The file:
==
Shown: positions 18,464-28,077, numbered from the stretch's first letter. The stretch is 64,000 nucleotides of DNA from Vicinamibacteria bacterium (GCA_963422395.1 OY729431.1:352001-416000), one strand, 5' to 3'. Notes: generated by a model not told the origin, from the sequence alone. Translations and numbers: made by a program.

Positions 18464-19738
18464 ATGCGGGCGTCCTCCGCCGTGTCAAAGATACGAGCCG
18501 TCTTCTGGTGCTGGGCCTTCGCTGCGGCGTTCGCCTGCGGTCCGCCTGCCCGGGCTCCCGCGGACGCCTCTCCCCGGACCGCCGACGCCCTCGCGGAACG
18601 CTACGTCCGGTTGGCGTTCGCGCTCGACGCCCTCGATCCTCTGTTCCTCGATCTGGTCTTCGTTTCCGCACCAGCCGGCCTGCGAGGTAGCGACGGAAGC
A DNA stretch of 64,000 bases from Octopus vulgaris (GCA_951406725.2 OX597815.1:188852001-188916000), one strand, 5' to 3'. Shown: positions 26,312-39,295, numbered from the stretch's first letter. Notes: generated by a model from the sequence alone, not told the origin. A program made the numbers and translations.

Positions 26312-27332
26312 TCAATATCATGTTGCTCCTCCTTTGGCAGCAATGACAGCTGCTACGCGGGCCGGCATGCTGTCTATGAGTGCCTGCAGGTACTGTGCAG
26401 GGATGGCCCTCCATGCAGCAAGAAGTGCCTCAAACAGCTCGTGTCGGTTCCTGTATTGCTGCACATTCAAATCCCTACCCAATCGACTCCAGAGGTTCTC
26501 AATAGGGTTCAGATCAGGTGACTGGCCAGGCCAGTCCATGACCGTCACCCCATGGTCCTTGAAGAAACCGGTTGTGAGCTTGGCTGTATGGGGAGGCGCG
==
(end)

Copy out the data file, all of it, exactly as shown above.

Shown: positions 18,464-28,077, numbered from the stretch's first letter. The stretch is 64,000 nucleotides of DNA from Vicinamibacteria bacterium (GCA_963422395.1 OY729431.1:352001-416000), one strand, 5' to 3'. Notes: generated by a model not told the origin, from the sequence alone. Translations and numbers: made by a program.

Positions 18464-19738
18464 ATGCGGGCGTCCTCCGCCGTGTCAAAGATACGAGCCG
18501 TCTTCTGGTGCTGGGCCTTCGCTGCGGCGTTCGCCTGCGGTCCGCCTGCCCGGGCTCCCGCGGACGCCTCTCCCCGGACCGCCGACGCCCTCGCGGAACG
18601 CTACGTCCGGTTGGCGTTCGCGCTCGACGCCCTCGATCCTCTGTTCCTCGATCTGGTCTTCGTTTCCGCACCAGCCGGCCTGCGAGGTAGCGACGGAAGC
A DNA stretch of 64,000 bases from Octopus vulgaris (GCA_951406725.2 OX597815.1:188852001-188916000), one strand, 5' to 3'. Shown: positions 26,312-39,295, numbered from the stretch's first letter. Notes: generated by a model from the sequence alone, not told the origin. A program made the numbers and translations.

Positions 26312-27332
26312 TCAATATCATGTTGCTCCTCCTTTGGCAGCAATGACAGCTGCTACGCGGGCCGGCATGCTGTCTATGAGTGCCTGCAGGTACTGTGCAG
26401 GGATGGCCCTCCATGCAGCAAGAAGTGCCTCAAACAGCTCGTGTCGGTTCCTGTATTGCTGCACATTCAAATCCCTACCCAATCGACTCCAGAGGTTCTC
26501 AATAGGGTTCAGATCAGGTGACTGGCCAGGCCAGTCCATGACCGTCACCCCATGGTCCTTGAAGAAACCGGTTGTGAGCTTGGCTGTATGGGGAGGCGCG